Clear sky
Clear sky
69.8 °F
August 25, 2016
River Reporter Facebook pageTRR TwitterRSS Search


The opposite of resilience is brittleness. Losing the ability to bounce back, an ecosystem becomes fragile, increasingly susceptible to collapse. Take fish for example; if too many cod are harvested beyond the ability of the cod population to recover, the integrity of the entire ecosystem is affected. The collapse of the North Atlantic cod fishery in the early 1990s is a cautionary tale ( Very simply, cod were overfished. Herring eat codfish eggs; mackerel eat herring. Without cod, the entire ecosystem changed (one of the reasons efforts to rebuild the North Atlantic cod fishery have failed).

The same thing happened in Somalia, where coastal waters were overfished. What happened when that fishery collapsed clearly shows the nexus of society and ecosystems. No longer able to earn a living to feed their families and having few choices, Somali fishermen turned to piracy. The socio-ecological system imploded. (For interesting viewing, see the 2013 Hollywood film “Captain Phillips” with Tom Hanks, whose container ship is taken over by Somali pirates.) A less brittle, more resilient society might have survived as a civil society. Instead Somalia disintegrated.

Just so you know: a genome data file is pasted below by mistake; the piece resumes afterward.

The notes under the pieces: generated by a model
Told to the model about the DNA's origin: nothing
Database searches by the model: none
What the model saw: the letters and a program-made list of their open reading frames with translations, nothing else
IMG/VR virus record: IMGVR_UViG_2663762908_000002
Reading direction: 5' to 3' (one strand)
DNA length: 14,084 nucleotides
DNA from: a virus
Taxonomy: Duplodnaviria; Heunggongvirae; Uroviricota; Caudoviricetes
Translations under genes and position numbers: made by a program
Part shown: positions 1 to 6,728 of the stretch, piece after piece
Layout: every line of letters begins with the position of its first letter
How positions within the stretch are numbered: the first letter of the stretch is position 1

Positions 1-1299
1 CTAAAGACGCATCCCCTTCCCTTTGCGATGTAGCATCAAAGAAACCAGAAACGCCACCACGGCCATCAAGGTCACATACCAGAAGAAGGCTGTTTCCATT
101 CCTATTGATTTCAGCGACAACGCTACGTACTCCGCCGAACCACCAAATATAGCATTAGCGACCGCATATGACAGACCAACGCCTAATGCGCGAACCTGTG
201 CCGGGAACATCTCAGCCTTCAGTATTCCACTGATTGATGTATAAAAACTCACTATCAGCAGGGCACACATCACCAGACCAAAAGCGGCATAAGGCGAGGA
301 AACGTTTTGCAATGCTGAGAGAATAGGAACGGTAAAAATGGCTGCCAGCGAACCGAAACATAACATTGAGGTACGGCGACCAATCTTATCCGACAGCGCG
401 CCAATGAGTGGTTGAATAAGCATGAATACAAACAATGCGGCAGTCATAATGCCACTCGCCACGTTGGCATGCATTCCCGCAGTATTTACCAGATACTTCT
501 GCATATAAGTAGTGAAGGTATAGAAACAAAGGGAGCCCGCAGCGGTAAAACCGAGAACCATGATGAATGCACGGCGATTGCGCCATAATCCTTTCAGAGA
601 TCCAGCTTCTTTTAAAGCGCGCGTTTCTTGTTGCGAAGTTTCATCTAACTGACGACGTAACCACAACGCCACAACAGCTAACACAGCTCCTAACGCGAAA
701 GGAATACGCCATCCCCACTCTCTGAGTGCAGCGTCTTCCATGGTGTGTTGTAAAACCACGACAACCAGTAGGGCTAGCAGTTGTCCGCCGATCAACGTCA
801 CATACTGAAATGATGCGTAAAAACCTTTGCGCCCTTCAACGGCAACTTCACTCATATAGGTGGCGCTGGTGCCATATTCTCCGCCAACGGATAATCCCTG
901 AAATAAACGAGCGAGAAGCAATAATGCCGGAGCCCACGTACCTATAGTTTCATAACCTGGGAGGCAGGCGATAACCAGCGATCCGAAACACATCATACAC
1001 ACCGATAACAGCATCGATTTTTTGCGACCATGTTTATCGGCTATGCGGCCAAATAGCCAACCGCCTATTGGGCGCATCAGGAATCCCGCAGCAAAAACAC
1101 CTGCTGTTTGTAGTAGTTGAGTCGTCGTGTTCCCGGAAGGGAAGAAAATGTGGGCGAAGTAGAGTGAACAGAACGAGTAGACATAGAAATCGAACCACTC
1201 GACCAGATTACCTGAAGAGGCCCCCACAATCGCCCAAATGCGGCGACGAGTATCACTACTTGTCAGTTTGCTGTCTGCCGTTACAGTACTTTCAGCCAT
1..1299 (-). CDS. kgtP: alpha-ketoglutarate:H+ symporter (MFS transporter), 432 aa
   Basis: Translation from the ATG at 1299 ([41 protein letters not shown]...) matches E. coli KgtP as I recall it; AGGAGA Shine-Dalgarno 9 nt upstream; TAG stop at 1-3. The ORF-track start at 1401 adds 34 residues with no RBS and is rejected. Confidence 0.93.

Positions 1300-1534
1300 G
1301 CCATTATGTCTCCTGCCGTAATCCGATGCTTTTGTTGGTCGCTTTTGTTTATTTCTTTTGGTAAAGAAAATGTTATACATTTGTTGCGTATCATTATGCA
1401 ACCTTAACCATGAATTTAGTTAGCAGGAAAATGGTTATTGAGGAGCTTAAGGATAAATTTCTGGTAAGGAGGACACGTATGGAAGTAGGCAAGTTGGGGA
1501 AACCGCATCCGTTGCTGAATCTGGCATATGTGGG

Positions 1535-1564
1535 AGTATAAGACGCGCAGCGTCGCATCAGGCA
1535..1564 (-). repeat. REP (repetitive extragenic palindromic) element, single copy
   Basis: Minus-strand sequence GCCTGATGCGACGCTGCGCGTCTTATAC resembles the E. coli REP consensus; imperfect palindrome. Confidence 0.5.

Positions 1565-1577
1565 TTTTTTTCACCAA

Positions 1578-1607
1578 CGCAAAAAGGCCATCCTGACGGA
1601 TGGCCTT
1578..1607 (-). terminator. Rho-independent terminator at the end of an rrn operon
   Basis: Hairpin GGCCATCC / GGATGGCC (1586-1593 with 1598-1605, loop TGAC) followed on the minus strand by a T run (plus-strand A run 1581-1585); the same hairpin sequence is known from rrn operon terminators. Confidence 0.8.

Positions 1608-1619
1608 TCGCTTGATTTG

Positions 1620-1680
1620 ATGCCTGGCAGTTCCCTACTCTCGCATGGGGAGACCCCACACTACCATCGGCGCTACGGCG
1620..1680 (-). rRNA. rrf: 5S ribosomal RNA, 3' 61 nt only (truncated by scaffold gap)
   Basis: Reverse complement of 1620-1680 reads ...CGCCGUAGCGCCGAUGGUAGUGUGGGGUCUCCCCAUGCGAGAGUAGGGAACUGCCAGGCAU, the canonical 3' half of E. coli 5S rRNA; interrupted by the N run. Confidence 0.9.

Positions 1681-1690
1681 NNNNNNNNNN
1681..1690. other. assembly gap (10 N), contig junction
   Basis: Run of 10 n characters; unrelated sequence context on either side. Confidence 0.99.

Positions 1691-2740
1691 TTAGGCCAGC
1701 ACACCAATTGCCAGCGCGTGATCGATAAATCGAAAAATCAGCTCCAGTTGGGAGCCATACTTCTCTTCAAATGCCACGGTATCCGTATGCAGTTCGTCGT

In other ways, too, human communities are vulnerable to external shocks. Witness the Great Recession, from which many have not yet recovered; the changing climate that takes a mounting toll via more violent weather episodes; the rising cost of life’s necessities like food and energy over which we feel we have little control. Like complex ecosystems, human society itself is a highly complex system and can become brittle and vulnerable, or alternatively, through concentrated effort and planning, it can become resilient. “Resilience is, in a nutshell, the ability of a system, whether an individual, an economy, a town or a city, to withstand shock from the outside. Resilience is about building the ability to adapt to shock, to flex and modify, rather than crumble” (